“As everyone knows, the constraining area to traffic flow is the area through Matlacha,” Passetti said. “There are two ways to increase traffic capacity. One is to widen the road and the second is to provide an alternative connection (a bridge). Both of these typical capacity enhancements have been rejected.”

Hurricane evacuation and coastal planning overview

Daniel Trescott Trescott Planning Solutions, LLC

“Our job at Trescott (Planning Solutions LLC) is to determine that everyone can get off the island in a safe amount of time,” Trescott said. “‘Evacuation clearance time’ is a goal for the greater Pine Island area, which includes Pine Island, Matlacha and the outer islands. It’s defined as ‘the amount of time necessary to safely evacuate people from the point when the evacuation order is given until the last evacuee can either leave Evacuation Zone A, or arrive at a safe shelter in Lee County.'”

The calculation table used to determine Pine Island evacuation clearance time is: 6,386 people using 1.1 vehicles per household at a road capacity of 950 cars per hour = 6.2 hours.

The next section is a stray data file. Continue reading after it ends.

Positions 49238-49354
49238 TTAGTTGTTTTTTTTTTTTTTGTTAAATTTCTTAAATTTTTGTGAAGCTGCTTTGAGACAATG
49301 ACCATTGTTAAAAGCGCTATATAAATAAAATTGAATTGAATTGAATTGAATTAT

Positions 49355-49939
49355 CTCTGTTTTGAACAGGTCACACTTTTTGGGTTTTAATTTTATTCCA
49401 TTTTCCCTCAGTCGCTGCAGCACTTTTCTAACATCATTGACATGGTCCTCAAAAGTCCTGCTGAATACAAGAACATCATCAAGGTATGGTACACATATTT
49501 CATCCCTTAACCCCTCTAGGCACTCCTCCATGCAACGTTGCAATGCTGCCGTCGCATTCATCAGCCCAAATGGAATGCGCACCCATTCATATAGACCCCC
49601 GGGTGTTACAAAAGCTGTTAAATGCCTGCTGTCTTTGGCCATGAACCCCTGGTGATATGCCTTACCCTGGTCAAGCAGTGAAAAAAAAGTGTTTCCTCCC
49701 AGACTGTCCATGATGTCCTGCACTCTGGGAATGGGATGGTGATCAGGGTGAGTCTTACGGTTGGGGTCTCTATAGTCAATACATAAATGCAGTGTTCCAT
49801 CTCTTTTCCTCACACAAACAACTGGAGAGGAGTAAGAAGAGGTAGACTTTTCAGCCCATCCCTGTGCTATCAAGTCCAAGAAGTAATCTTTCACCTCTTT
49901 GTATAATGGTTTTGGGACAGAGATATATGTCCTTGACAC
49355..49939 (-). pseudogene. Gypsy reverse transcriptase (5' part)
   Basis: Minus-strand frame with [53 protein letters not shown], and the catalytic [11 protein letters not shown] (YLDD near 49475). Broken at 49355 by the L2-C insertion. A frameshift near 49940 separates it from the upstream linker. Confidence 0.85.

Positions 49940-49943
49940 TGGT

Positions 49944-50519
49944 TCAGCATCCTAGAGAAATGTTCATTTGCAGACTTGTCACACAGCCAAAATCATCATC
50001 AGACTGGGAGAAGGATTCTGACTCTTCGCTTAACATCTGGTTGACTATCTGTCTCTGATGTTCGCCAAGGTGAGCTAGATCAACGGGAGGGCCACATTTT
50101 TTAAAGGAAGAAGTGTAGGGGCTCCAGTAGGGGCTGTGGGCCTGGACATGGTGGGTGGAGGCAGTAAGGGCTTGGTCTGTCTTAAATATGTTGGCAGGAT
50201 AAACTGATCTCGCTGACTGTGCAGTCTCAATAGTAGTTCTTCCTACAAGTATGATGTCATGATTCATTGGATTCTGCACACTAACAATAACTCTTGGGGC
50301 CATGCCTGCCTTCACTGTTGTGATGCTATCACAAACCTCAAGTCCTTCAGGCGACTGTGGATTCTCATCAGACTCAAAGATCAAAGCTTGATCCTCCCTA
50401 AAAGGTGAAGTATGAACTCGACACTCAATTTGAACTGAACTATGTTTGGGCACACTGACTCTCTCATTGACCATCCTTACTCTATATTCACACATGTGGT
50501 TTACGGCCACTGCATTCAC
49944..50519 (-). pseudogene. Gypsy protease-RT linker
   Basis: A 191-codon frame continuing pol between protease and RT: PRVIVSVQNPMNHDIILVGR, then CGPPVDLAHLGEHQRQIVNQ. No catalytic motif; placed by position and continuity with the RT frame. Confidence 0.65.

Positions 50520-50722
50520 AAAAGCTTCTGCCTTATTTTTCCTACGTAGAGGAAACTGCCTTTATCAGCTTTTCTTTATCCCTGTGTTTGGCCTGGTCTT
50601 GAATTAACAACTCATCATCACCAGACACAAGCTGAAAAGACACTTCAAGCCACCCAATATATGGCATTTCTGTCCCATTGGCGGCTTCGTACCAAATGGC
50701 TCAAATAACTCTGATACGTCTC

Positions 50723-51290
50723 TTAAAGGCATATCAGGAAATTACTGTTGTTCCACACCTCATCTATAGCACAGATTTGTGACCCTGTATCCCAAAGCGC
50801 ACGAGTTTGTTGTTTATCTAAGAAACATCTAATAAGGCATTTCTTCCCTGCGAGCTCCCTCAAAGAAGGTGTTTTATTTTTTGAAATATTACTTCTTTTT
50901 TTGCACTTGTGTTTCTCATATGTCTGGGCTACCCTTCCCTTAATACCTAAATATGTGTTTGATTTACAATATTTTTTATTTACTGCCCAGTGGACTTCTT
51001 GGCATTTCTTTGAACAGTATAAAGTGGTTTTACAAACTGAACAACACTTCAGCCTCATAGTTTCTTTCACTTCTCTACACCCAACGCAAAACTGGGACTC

In the case of future development, when and if evacuation times exceed 18 hours, Lee County will impose “additional mitigation measures.” One of the mitigation measures would be to evacuate mobile homes and other structures when a “hurricane watch” is declared.

The county conducts hurricane seminars to educate people about the dangers of hurricane winds and storm surge.

Lee Plan and LDC amendments

“The proposed amendments are available online at www.Leegov.com/dcd/GPIPlanUpdate,” said Crespo, AICP with Waldrop Engineering, P.A. “Those who created the original plan did a great job. The plan addresses the uniqueness of Pine Island and we understand you have something special here you want to protect.

“The team has worked to make the minimum number of changes and where we’ve had to make changes we tried to enhance the standards while preserving the Coastal Rural character.”

The amended plan will keep Pine Island one of the lowest density planning communities in Lee County. Those things that have been left unchanged are: maximum building height will remain 38 feet; no changes to sign restrictions or agricultural clearing requirements; buffers to aquatic preserves and wetlands stay the same; commercial building standards and architectural standards stay the same; commercial fishing equipment storage stays the same.